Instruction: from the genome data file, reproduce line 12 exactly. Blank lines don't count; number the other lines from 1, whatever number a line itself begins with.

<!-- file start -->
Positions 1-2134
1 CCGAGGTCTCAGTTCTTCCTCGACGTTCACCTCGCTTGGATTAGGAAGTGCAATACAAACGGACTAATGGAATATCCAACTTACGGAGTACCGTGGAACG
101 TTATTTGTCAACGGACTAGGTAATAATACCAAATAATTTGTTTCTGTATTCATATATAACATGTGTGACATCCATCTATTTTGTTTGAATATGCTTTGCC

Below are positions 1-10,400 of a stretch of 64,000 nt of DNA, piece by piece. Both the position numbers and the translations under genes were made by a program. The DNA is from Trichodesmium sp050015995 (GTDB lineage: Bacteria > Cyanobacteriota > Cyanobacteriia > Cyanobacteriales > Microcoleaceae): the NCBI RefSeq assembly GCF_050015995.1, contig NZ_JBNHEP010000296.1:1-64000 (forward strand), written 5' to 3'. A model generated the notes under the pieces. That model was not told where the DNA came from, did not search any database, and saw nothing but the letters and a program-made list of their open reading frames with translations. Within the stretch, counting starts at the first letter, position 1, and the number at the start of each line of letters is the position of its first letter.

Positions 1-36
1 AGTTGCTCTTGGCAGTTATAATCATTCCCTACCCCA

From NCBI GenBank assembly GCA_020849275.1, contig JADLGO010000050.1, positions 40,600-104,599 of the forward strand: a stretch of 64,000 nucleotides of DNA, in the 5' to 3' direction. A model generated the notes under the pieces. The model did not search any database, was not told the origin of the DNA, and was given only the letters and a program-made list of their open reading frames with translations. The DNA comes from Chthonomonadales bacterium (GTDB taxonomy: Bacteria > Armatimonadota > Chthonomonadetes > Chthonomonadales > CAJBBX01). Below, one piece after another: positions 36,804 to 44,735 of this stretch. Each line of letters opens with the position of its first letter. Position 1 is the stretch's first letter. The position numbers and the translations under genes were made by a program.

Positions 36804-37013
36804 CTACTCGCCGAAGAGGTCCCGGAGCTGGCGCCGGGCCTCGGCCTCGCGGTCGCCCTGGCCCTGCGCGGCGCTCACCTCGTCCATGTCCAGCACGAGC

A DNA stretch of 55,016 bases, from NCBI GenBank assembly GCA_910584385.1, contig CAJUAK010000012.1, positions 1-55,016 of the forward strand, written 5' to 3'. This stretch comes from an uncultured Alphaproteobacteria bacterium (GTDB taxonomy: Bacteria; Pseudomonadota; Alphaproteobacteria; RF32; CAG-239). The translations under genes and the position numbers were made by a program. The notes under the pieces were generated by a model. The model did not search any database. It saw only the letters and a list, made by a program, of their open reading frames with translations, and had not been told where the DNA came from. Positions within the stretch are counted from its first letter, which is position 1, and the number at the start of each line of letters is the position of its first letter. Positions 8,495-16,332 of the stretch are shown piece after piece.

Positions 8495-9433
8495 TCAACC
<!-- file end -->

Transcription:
8495 TCAACC